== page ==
At the Somos el Futuro legislative conference in Albany this weekend, State Comptroller Thomas DiNapoli could be seen hugging Senator Charles Schumer-not because he was feeling particularly affectionate, but because Assemblyman Felix Ortiz, chairman of the conference, which gathers top Democratic officials to discuss issues of concern to Hispanic New Yorkers, had urged attendees to “embrace the person that is sitting next to you.” Mr. Schumer gamely hugged him back, to cheers from the crowd. Across the table, New York’s junior senator, Kirsten Gillibrand laughed and applauded; New York’s lieutenant governor, Robert Duffy, smiled with his mouth open. Sitting between Ms. Gillibrand and Mr. Duffy was Governor Andrew Cuomo.
No one hugged Mr. Cuomo.
Noting the action-or non-action-at the table, Mr. Ortiz, speaking into the microphone at the podium, said, “Nobody wants to embrace the governor.” Everyone laughed, and Mr. Ortiz pleaded, “Somebody has to embrace the governor.” Ms. Gillibrand, who earlier had given the governor a brief peck on the check, did so again, and the room applauded.
Ms. Gillibrand notwith-standing, the reticence is understandable. Embracing the governor isn’t appealing these days, especially if you’re Mayor Michael Bloomberg. Mr. Cuomo just announced a $132.5 billion budget that cut about $1.5 billion from city school funding, according to critics.
The day of the Somos dinner, The New York Times used phrases like “unnecessary pain” and “inhumane and financially backward” to describe the budget, and several Democratic lawmakers spent the weekend muttering about adding new taxes and restoring cuts they were forced to accept.
Getting Mr. Cuomo’s budget through the Legislature on time was no easy task. Mr. Cuomo’s office allowed legislators to circumvent the three-day waiting period required before voting on legislation, making the circular argument that “the facts necessitating an immediate vote on the bills are as follows: the bill is necessary to enact the 2011-2012 State budget.” The Buffalo News‘ veteran Albany man, Tom Precious, noted that the exact figures outlining how much money each school district was getting were made public around 9 p.m.; legislators finished voting on the budget hours later, at 1 a.m. Times reporter Thomas Kaplan wrote, “At times, legislators did not seem entirely sure about what they were voting on.”
Mr. Cuomo, who was chased down by reporters as he left the Somos dinner, confidently defended himself, once again, using the same argument about spending that has been used in recent weeks and months by conservative governors like Chris Christie: “I disagree with the concept that the only way to get better services is ‘more money, more money, more money.’ We’ve been spending a lot more money; we’re not getting better services. We spend more money than any state in the nation on education; we’re number 34 in terms of results.”
“So,” Mr. Cuomo added, “it’s not as simple as ‘shovel more money to these groups and maybe something will happen.’ We need to stress performance and achievement in these programs and make the programs work.”
“Bullshit!” said the City Council’s education chairman, Robert Jackson.
He was standing in the Crowne Plaza Hotel earlier that day, handing out copies of the Times editorial criticizing Mr. Cuomo’s budget.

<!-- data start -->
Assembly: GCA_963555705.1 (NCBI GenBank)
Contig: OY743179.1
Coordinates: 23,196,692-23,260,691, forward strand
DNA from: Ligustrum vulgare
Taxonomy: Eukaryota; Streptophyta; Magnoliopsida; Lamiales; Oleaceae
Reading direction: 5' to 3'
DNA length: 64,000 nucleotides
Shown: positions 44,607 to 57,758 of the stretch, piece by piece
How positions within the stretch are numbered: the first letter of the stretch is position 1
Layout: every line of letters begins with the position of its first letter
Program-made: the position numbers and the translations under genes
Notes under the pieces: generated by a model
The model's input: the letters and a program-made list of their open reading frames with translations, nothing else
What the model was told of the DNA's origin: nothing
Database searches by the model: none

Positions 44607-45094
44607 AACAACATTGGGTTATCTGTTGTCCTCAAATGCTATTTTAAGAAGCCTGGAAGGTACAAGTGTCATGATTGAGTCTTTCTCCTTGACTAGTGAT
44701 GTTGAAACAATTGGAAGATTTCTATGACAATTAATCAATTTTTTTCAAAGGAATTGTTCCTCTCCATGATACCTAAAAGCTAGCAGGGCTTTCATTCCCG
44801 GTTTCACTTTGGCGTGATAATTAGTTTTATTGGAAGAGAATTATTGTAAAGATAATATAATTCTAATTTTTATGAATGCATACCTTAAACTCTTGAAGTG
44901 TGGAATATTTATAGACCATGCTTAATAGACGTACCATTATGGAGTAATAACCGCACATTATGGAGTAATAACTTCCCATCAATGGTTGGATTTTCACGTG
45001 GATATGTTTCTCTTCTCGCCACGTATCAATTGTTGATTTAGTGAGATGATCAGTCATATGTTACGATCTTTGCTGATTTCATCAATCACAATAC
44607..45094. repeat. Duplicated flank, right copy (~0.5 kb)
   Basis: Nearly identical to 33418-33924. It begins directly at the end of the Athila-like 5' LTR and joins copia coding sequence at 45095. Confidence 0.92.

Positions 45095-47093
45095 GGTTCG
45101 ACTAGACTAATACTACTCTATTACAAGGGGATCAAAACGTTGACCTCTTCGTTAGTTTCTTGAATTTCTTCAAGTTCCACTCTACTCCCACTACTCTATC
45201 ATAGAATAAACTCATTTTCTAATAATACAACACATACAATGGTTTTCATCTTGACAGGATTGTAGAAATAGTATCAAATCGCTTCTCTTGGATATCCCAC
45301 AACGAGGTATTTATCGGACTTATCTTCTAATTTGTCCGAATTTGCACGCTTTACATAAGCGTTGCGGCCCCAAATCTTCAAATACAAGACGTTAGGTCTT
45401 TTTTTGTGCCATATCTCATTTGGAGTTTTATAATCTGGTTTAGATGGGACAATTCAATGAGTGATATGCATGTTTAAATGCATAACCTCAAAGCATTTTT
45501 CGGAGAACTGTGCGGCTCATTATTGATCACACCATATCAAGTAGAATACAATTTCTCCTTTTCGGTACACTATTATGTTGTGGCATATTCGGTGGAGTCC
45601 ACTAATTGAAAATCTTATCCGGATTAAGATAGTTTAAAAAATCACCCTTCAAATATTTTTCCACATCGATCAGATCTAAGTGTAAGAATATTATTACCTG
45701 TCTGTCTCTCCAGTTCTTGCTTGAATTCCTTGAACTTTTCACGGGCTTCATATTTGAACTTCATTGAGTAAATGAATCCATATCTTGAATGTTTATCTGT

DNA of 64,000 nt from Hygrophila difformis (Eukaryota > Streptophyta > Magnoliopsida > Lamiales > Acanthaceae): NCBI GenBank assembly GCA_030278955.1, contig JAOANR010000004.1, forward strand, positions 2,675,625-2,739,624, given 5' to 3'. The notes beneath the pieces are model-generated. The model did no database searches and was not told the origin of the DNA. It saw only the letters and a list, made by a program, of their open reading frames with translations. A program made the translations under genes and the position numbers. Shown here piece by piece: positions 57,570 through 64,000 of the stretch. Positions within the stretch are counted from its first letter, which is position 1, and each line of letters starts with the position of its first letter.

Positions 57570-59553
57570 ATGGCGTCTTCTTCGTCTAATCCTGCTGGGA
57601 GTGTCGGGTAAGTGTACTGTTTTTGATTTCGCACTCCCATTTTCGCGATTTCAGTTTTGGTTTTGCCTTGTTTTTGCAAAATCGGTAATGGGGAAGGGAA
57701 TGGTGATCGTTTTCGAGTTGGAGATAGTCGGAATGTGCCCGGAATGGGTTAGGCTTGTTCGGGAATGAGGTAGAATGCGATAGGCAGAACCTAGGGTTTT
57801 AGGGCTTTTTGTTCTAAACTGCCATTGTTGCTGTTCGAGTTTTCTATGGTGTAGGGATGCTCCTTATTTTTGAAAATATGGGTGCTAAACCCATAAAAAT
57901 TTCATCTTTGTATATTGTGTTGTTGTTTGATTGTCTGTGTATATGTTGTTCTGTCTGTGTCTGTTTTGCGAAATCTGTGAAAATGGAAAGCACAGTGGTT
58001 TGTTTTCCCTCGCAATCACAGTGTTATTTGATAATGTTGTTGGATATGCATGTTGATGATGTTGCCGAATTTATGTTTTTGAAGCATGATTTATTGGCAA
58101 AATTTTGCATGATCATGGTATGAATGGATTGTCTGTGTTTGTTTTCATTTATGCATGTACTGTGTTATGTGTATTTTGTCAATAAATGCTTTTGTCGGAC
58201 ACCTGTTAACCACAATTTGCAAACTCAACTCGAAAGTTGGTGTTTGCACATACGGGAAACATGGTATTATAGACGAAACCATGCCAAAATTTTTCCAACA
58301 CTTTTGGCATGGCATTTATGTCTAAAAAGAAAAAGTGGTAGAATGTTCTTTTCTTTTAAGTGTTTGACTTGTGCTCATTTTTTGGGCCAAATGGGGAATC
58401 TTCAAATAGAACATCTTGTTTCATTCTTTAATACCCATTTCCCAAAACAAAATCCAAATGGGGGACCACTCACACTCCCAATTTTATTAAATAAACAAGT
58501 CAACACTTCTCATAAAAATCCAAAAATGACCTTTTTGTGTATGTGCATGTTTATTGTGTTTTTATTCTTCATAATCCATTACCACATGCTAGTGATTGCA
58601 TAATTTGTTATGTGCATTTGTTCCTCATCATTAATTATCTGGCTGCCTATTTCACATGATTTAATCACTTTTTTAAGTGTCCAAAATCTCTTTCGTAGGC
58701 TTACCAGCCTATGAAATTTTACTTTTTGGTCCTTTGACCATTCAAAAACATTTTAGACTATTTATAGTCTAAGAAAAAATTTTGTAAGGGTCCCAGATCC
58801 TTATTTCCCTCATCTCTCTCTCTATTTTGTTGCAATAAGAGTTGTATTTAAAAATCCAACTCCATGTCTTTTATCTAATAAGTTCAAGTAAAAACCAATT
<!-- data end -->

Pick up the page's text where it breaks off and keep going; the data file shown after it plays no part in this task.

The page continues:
“And I say bullshit-I’m sorry, they tell me not to curse anymore,” he said. “The bottom line is, we’re losing a billion dollars because of this state budget. A billion, O.K.?”
Mr. Jackson is somewhat ahead of the curve. Many Democrats-particularly city Democrats-have either maintained a bashful silence about a state budget that sends far less money to the city than prior budgets, or are only now getting around to raising concerns about the on-time state budget agreement the governor triumphantly announced last week.
It’s not just the fact that the governor pushed the budget through the Legislature quickly, threatening to pass take-it-or-leave-it “extender bills” in the absence of a punctual consensus by the Legislature, though there was that. The governor is very popular at the moment, and resistance is, politically, not all that easy. It is not a coincidence that at a time when even the famously immovable Assembly speaker, Sheldon Silver, hasn’t seen fit to pick a fight with Mr. Cuomo over the budget, most Democratic officials in New York have chosen to accept it all with a smile.
It has been Mr. Bloomberg, by virtue of his jurisdiction, who has been most vocally opposed to Mr. Cuomo’s spending cuts, practically standing in for what surely would have been the Democratic opposition to the Cuomo budget, if there were any concerted Democratic opposition to speak of. Mr. Bloomberg said the state cuts impacting New York City were “an outrage.” He wrote an op-ed in the Daily News, headlined, “How the State Budget Unfairly Singles Out NYC.”
The mayor’s outspokeness is also coming at a time when he’s suffering from historically low approval ratings. To pump those up, and get his story out, Mr. Bloomberg is running ads saying he’s protecting the city.
Mr. Bloomberg is largely blaming the governor for what he says will be a 6,000-head reduction in the city’s workforce of teachers. Mr. Cuomo’s aides have said that the mayor is exaggerating. Cuomo spokesman Josh Vlasto said in a March 28 public statement that “the City Department of Education has a surplus of over $300 million” and “the city revenue position has improved, so they have much less pressure on their overall budget.”
Unions representing teachers and municipal workers are running ads saying the city is greedily hoarding a $3 billion surplus while threatening layoffs.
The issue would seem to be one of semantics. The mayor’s aides say there is no surplus-especially not one in their Department of Education-and they stop just short of calling those claims flat-out lies. The $3 billion surplus is already earmarked to plug the budget gap in the upcoming fiscal year-which the city is legally required to do-starting in July. Using it now, Bloomberg aides say, will only lead to more layoffs and deeper cutbacks when those later expenses come due.